This does not surprise me. As I've said on another thread recently the monarchy has now become part the culture wars & to mix my metaphors it's not rocket science to work out who's poisoned the well.
I saw that. I think that sort of thing happened before a few times in the 70s but it's not surprising it's happening now. I think it's a shame that it isn't better known that HM actually played a part in helping dismantle things like apartheid (she helped persuade Mrs Thatcher over sanctions) and did the same with some other Commonwealth countries. Of course having been on the throne for nearly 70 years her thoughts have changed as the country's have and no institution is going to be perfect or without room for improvement.

I think it would have happened without the Sussexes but they've certainly thrown jet engine on the fire.

I do think they're going to have to do something proactive to address this without getting too involved in current politics though.
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  #1526  
Old 06-08-2021, 08:07 PM
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When I first came to Australia in 1970 portraits of the Queen were often seen in Government buildings like courts, post offices, council offices etc. I live in Victoria and haven’t seen a portrait of the Queen (it was generally the famous one from the 1950s of her in tiara and the Garter) for a good twenty years.

I would guess it is much the same in other realms, certainly in NZ, and in some locales within Britain as well. It’s nothing to do with the Sussexes, just a creeping republicanism especially among the under 30s, pointing to the future.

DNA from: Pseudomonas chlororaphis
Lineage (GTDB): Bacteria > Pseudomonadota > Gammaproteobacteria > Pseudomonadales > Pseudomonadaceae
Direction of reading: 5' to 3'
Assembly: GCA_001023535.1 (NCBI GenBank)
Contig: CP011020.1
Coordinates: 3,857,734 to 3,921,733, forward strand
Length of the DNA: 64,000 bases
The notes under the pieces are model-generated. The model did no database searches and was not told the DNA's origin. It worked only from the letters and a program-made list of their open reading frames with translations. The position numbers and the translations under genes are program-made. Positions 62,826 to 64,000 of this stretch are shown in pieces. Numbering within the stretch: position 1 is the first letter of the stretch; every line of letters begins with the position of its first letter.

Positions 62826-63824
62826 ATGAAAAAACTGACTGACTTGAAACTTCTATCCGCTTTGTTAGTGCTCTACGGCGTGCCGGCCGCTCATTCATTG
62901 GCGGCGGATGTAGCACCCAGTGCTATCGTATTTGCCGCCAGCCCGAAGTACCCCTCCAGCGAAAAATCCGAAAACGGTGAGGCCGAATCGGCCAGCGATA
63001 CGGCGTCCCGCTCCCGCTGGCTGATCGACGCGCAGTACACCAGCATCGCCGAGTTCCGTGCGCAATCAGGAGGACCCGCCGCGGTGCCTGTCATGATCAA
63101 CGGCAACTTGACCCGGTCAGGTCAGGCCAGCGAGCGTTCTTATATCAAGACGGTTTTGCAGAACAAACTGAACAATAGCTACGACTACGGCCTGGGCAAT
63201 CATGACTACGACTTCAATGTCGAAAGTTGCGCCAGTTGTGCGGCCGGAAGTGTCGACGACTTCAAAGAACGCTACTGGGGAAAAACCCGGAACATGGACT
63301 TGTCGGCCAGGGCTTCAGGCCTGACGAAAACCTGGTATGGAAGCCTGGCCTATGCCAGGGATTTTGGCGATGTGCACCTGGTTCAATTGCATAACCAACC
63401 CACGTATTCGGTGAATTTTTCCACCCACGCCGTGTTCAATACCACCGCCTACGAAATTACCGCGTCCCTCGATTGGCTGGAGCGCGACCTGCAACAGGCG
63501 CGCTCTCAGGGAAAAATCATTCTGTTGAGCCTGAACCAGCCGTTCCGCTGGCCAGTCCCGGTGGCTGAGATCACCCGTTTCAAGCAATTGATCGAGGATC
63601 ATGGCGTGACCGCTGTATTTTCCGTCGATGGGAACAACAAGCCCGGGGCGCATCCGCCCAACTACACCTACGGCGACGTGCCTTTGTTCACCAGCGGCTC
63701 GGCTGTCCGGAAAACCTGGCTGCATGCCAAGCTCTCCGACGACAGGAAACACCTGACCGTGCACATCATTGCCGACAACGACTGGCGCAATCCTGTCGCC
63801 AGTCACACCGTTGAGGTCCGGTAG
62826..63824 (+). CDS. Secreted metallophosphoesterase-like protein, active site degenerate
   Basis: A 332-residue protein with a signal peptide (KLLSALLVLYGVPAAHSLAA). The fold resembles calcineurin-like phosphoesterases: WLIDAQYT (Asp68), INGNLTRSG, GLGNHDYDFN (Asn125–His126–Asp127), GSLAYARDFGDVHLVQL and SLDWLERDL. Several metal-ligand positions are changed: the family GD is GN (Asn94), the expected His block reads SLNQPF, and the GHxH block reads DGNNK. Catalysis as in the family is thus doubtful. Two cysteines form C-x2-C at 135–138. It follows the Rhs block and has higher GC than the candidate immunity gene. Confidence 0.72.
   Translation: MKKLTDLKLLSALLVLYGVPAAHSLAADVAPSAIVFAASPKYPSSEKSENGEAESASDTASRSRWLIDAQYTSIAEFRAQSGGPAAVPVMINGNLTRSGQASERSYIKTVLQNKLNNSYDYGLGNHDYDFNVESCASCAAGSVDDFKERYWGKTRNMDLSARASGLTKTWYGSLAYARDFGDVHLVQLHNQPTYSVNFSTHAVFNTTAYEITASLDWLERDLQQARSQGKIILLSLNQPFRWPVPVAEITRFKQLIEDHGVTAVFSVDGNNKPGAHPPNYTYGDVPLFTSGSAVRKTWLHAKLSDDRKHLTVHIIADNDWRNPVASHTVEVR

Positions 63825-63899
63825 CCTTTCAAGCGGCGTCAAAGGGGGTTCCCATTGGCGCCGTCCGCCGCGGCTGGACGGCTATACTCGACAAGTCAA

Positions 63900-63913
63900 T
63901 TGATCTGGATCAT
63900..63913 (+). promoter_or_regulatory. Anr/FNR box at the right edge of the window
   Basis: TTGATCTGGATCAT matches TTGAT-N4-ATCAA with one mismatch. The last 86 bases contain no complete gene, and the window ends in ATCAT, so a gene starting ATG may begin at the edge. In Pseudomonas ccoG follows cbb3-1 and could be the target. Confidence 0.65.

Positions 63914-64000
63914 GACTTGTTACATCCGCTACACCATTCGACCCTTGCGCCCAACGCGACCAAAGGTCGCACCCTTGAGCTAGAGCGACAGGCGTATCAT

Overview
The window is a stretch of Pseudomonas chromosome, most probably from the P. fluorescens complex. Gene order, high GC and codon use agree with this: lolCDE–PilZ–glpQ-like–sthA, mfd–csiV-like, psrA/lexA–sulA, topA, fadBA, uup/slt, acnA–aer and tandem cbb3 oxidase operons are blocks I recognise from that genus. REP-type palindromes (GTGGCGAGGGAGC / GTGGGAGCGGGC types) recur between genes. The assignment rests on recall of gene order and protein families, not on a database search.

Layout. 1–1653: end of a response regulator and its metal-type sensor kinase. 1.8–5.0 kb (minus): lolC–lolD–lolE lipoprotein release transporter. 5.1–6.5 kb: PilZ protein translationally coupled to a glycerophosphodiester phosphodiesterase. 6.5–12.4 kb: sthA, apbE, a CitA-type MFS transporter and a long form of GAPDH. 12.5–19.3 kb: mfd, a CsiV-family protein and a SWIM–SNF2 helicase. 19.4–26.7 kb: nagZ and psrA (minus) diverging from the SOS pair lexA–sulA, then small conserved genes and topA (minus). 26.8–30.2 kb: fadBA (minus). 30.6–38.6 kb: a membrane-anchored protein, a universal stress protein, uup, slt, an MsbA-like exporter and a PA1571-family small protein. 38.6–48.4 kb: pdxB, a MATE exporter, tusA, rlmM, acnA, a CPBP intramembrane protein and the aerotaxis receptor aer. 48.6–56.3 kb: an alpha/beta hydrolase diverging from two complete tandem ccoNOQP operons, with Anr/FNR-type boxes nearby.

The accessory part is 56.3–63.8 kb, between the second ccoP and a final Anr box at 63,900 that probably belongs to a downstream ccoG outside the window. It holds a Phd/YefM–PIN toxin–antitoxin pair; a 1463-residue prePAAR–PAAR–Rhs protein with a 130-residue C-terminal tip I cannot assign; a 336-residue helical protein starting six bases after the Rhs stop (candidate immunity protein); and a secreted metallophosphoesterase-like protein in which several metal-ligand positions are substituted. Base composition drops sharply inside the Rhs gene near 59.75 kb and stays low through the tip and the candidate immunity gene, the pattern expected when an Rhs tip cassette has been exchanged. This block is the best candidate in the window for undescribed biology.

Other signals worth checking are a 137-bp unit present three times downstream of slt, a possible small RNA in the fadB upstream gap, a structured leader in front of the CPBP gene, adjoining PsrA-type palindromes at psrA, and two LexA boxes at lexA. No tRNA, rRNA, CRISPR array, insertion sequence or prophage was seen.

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  #1527  
Old 06-08-2021, 08:20 PM
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You can't really blame the Sussexes for this. This is just a generational thing. The youth have very little tolerance for things like a monarchy. That is across the board and it will get louder as the years continue.

Life is different now. We just came out of a hellish year where people view folks of privilege in a very very different way. And you can't get more privileged than royalty.

Also in a era were the sins of the past are being highlighted more and more. When Kings College apologized for sending an email with a picture of Prince Philip, I knew that was just the beginning.

I am not surprised whatsoever about this news and it won't be the last. They have some work to do with the under 30s.
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  #1528  
Old 06-08-2021, 08:57 PM
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Originally Posted by Durham View Post
Should this go here?

https://www.independent.co.uk/news/e...-b1862076.html

This does not surprise me. As I've said on another thread recently the monarchy has now become part the culture wars & to mix my metaphors it's not rocket science to work out who's poisoned the well.

It's no longer just the (usually) reasonable discussion about the merits of monarchy vs republic.
Isn't the reasoning that Queen Elizabeth II might be viewed as a symbol of British colonialism historically inaccurate? As this Guardian article pointed out, her reign will probably be remembered as a period during which the British empire came to an end and British power was diminished.
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  #1529  
Old 06-08-2021, 09:09 PM
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Quote:
Originally Posted by Durham View Post
Should this go here?